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Amazon workers walked out over pay, safety concerns at major California air hub

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An Amazon-branded Boeing 767 freighter, nicknamed Amazon One, flies over Lake Washington during the Seattle Seafair Air Show on Aug. 5, 2016 in Seattle.
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Amazon workers at the company’s largest air hub in California walked off the job earlier this week to demand higher pay and safety improvements.

The work stoppage on Monday was coordinated by a group of employees at the San Bernardino facility who are organizing under the moniker Inland Empire Amazon Workers United. The facility, known as KSBD, is one of the company’s sprawling air cargo hubs where Amazon-branded planes transport packages to warehouses across the country.

More than 150 workers participated in the walkout, The Washington Post reported, citing figures from organizers. Amazon countered that about 74 workers walked off the job out of the facility’s 1,500 employees.

The Inland Empire Amazon Workers United is calling for Amazon to hike the base pay rate to $22 an hour, up from $17 an hour.

More than 900 employees have signed a petition demanding pay raises, according to the Warehouse Worker Resource Center, a nonprofit that advocates for workers in the Inland Empire, a region located east of Los Angeles.

Amazon spokesperson Paul Flaningan said full-time employees at the facility can earn up to $19.25 an hour, depending on their shift.

The group also raised concerns about “suffocating” heat. There were 24 days last month where temperatures reached 95 degrees or hotter at the San Bernardino airport, the group said. Workers have previously spoken to managers at the facility about the high temperatures, which resulted in them creating additional rest areas.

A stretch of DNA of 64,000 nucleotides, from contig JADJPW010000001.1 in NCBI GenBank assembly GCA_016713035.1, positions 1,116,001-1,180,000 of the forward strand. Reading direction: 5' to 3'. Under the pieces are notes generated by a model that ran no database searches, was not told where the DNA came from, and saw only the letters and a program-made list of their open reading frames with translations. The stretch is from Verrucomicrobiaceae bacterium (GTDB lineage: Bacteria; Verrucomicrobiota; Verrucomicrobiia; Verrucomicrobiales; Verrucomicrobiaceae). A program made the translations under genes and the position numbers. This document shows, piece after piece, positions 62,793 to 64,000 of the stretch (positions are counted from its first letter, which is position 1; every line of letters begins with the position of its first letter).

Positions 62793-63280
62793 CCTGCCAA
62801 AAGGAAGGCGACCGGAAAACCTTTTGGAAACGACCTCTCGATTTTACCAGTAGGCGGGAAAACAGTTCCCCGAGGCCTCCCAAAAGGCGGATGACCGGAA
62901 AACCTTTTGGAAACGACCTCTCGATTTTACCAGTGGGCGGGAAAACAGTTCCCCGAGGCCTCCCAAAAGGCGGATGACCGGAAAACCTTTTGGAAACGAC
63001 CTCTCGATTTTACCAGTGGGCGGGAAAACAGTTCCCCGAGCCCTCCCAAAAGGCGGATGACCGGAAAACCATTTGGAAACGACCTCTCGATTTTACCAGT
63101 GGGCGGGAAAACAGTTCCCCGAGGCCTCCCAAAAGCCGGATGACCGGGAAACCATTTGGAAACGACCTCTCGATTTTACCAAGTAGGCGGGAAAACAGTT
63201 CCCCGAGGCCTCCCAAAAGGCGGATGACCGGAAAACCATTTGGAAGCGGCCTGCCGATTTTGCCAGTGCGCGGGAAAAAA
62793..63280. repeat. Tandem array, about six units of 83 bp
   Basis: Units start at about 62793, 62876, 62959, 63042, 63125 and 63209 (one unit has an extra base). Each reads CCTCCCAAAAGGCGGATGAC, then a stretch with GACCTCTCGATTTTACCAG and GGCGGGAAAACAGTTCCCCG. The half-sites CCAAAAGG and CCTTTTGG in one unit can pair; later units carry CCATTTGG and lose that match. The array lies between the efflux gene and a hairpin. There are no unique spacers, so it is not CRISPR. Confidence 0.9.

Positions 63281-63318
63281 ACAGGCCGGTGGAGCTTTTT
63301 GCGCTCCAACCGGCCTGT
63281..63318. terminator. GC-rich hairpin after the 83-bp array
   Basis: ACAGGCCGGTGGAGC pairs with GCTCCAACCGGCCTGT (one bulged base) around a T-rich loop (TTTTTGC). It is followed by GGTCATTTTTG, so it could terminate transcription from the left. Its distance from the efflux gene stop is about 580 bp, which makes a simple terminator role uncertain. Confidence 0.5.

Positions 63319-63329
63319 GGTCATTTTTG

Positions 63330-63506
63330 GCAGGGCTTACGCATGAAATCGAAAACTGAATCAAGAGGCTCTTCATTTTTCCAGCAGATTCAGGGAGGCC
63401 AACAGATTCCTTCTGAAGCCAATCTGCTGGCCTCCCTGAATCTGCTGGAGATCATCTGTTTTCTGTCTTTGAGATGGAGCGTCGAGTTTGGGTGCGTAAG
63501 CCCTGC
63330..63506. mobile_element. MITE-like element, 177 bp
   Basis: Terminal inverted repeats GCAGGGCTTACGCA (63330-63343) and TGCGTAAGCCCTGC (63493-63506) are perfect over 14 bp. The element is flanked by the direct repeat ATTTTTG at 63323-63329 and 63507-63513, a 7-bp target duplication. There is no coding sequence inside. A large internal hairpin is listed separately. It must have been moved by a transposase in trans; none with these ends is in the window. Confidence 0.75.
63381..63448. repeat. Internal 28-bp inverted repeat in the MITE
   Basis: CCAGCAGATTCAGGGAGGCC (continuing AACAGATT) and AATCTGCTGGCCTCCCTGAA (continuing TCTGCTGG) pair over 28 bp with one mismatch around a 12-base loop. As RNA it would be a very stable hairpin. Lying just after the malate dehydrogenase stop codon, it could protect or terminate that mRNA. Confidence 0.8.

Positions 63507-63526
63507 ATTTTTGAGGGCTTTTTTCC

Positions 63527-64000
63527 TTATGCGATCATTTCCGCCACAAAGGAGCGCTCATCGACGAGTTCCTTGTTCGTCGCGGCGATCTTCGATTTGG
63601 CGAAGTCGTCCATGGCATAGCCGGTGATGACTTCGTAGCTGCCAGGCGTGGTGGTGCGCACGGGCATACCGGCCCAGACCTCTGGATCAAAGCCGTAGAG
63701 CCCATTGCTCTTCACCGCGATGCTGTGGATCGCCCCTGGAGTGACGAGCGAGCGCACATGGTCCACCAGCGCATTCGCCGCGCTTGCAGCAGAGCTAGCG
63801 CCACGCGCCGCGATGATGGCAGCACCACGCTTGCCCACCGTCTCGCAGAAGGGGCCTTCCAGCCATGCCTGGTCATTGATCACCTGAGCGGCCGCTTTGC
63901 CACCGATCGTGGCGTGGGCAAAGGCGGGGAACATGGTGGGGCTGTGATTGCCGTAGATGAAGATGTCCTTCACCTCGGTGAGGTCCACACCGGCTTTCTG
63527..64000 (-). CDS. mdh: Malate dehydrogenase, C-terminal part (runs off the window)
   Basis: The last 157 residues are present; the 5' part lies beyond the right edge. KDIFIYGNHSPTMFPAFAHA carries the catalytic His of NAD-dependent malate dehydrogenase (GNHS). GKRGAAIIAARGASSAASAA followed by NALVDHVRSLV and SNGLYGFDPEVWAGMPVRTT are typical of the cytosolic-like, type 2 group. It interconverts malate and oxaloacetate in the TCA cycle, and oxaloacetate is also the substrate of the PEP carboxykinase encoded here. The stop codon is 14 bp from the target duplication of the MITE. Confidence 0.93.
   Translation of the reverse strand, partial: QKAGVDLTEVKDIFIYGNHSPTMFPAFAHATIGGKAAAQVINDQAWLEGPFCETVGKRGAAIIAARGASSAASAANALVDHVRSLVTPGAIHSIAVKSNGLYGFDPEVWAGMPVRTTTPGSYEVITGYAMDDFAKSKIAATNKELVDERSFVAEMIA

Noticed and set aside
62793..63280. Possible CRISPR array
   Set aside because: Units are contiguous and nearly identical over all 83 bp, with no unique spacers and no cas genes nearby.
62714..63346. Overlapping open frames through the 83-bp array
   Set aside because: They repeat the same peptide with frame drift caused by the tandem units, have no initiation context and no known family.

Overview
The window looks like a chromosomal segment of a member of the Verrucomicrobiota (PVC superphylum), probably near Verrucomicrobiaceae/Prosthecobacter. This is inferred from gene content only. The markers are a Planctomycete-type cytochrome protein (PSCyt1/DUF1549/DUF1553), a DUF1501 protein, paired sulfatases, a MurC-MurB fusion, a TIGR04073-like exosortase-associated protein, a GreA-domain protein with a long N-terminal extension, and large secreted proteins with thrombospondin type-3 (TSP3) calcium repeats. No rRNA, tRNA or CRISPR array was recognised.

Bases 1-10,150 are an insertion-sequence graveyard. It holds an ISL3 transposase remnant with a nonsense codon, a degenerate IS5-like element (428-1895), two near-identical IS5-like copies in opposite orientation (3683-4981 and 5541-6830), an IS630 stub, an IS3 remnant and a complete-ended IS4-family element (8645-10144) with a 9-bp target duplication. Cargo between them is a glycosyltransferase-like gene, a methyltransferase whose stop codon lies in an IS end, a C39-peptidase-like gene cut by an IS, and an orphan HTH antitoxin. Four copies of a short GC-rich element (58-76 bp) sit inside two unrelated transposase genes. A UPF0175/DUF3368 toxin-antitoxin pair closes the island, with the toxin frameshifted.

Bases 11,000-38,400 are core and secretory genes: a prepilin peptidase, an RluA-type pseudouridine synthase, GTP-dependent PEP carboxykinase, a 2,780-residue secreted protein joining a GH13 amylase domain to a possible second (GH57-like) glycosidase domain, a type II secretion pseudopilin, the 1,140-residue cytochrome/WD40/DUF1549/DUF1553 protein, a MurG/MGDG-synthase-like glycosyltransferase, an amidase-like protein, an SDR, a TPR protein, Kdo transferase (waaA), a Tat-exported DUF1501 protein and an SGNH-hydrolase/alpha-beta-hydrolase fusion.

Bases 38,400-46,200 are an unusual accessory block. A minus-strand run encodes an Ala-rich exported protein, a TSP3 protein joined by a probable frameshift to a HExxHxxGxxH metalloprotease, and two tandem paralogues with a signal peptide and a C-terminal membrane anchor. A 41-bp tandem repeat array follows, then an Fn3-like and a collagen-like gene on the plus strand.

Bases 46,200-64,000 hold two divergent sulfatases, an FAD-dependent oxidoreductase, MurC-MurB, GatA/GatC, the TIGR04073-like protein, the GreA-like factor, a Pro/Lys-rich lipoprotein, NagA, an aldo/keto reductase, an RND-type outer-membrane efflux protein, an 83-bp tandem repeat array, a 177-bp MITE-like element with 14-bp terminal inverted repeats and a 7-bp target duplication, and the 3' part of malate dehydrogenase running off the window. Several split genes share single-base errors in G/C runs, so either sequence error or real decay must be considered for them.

The highest recorded temperature in the facility is 77 degrees, Flaningan said. He added that the company respects its employees’ right to voice their opinions.

“While we’re always listening and looking at ways to improve, we remain proud of the competitive pay, comprehensive benefits, and engaging, safe work experience we provide our teams in the region,” Flaningan said.

The Inland Empire has been a major focus of development for Amazon and other e-commerce companies. Warehouses and delivery hubs have rapidly sprung up in recent years, raising concerns about pollution and other environmental harms.

Amazon is the largest private sector employer in the region, the Inland Empire Amazon Workers United said in a statement.

The walkout comes as Amazon has faced a spike in organizing activity across its warehouse and delivery workforce. An Amazon warehouse on Staten Island voted in the company’s first U.S. union, while the results of an election at an Alabama facility remain too close to call. Workers also held protests to highlight safety concerns at the height of the Covid-19 pandemic.

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